By the age of 13, Lee Newman already knew he was an alcoholic.
What started off as experimental drinking when he was 11 quickly turned into a dangerous habit.
When he didn’t drink, Lee would experience shakes and wobbles.
His addiction had taken over his life and he knew enough was enough.
Last year he was one of the first patients to sign up to a new specialist service available at Queen Alexandra Hospital, Cosham, which helps people to stop drinking.
Lee, 39, of Southampton Road, Fareham, says the Alcohol Specialist Nurse Service, which is led by sister and team leader Sue Atkins, has helped save his life.
He said: ‘I have been coming here for a while now and have been working with Sue and the team.
‘I was one of the first patients to use the service.
‘She told me to write down a list of all the things I dislike about myself and I put down being an alcoholic.
‘I have to do everything in my willpower to make things work.’
Lee had started drinking when he was just 11 years old.
He said: ‘I knew I was an alcoholic by the age of 13.
‘I always had money as I kept a job. This allowed me to drink two bottles of vodka a day.
‘I’d spent most of my life drinking and I decided I needed to knock it on the head.
‘About five years ago I had tried to give up and just went cold turkey.
‘But I started to detox and I had a lot of seizures.
‘I didn’t really know what I was doing and went back on the alcohol.
‘Reducing my intake would have been a better idea, but I didn’t know any better and just did what I thought was best.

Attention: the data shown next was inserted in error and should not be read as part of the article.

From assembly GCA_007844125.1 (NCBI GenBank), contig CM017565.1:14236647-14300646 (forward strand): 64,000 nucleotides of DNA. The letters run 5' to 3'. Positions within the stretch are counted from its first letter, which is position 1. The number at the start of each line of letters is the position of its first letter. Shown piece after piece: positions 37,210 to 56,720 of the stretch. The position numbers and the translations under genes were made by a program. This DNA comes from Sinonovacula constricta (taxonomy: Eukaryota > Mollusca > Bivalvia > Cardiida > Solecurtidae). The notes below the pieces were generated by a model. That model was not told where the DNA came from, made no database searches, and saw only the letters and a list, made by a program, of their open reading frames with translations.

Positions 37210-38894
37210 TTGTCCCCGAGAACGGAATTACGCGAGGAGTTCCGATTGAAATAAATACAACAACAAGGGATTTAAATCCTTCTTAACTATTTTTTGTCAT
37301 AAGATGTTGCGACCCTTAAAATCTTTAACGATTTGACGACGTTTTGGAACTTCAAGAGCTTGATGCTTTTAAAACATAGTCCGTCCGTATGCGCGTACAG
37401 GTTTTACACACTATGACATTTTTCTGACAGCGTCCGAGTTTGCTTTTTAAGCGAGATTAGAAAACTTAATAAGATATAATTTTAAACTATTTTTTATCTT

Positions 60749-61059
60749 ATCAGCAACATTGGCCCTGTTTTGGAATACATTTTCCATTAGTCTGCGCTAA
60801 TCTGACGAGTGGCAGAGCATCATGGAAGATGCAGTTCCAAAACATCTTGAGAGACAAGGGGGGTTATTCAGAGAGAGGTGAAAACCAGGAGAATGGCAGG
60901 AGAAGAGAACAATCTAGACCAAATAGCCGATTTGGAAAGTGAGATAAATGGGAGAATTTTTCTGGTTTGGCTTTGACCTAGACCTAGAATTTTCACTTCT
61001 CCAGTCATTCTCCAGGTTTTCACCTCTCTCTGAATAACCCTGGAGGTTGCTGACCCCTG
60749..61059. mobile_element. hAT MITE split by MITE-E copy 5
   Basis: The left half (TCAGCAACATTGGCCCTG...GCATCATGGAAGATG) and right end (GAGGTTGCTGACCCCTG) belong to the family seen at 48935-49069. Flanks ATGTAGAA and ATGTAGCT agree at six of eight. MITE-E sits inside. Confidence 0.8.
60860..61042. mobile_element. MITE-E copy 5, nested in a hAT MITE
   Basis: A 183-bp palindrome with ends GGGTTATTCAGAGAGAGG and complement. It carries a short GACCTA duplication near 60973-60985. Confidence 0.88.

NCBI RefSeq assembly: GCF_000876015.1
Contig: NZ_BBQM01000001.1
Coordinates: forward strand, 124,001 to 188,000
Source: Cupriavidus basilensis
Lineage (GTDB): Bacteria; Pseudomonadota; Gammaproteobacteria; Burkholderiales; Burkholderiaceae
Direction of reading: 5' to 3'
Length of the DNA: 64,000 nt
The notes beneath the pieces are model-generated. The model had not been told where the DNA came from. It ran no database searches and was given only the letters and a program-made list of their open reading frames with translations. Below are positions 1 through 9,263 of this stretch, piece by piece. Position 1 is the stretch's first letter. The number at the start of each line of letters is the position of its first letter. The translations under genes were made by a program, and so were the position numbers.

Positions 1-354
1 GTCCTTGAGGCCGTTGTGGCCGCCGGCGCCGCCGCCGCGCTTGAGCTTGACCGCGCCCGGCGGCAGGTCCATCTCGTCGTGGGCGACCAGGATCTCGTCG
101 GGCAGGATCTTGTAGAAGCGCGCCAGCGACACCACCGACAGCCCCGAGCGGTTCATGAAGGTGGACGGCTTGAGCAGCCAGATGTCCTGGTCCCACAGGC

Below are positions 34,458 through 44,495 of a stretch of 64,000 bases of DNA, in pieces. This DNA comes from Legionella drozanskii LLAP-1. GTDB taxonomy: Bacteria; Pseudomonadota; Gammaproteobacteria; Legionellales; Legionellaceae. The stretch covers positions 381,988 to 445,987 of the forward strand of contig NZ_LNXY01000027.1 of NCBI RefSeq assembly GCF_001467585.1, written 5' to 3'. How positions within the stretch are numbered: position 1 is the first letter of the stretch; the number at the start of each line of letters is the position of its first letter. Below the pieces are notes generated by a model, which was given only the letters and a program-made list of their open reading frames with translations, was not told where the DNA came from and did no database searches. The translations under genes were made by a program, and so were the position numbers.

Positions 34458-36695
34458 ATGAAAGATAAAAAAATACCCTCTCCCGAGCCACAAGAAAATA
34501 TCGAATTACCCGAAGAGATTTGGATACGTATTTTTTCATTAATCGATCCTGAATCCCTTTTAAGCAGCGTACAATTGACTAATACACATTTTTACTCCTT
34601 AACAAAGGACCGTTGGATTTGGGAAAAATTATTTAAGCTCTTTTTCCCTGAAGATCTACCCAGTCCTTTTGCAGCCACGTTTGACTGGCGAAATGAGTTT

‘I just didn’t know what I was doing with my life – then I met Sue.’
The specialist team take in referrals from clinics, GPs and the hospital itself.
Options are given to each patient so they know what help is available to help them get off the drink, which in turn can reduce alcohol-related visits into the hospital.
People can choose to be treated in hospital, within the community, or to take no action.
Lead nurse Sue said: ‘We give people advice and they can make their own decision.
‘What we are trying to do is prevent admissions into hospital because of alcohol, and break that cycle.
‘We are not here to judge people, but only to help them.’
Since the service was launched in September last year, it has seen more than 1,000 people.
‘The team gives total dedication and it’s a miracle they can help us,’ added Lee.
‘I think the team is fabulous and they don’t get recognised enough for the tough job they do.
‘If you think about how many peoples’ lives they’ve saved, they are like God.
‘They don’t judge you, they are just there to treat you.
‘Without alcohol I would wake up each morning in turmoil.
‘I would have the shakes and the wobbles if I didn’t have a drink.
‘That has changed now had I have been off alcohol now for five months.’
Brian Killen, of Elm Park Road, Havant, is also being treated by the team.
The 64-year-old said: ‘I moved down from Scotland seven years ago to be closer to my family.
‘I had been happily married and was off the drink for 15 years, but then my marriage went sour and I got divorced.
‘I worked as a plasterer and would go out for drinks on a Friday night after work with the rest of them.
‘But the difference was they would all turn up to work on Monday morning again.
‘I wouldn’t go in until the following Wednesday and it was because of alcohol.
‘I had managed to get off it for a year, but then I was like a man possessed. There was no reason why I was doing it, I just wanted alcohol.’
Brian said he was drinking up to two bottles of vodka a day and strong lager, which caused him to hallucinate.
Since seeing the specialist alcohol team, Brian has been alcohol-free for six months.
Fellow service user John Toner, 31, thinks alcohol is too cheap and accessible.
John, of Spenlow Close, Buckland, started drinking in his teens.
He said: ‘I had my first drink in my teens and it became an issue when I was 22.
‘I could have nine or 10 litres of cider a day.
‘I was working, and where people had food for their lunch, I would be drinking cans of alcohol.
‘It’s so cheap – you can pick up alcohol for as little as £2.
‘I think this needs to be changed.’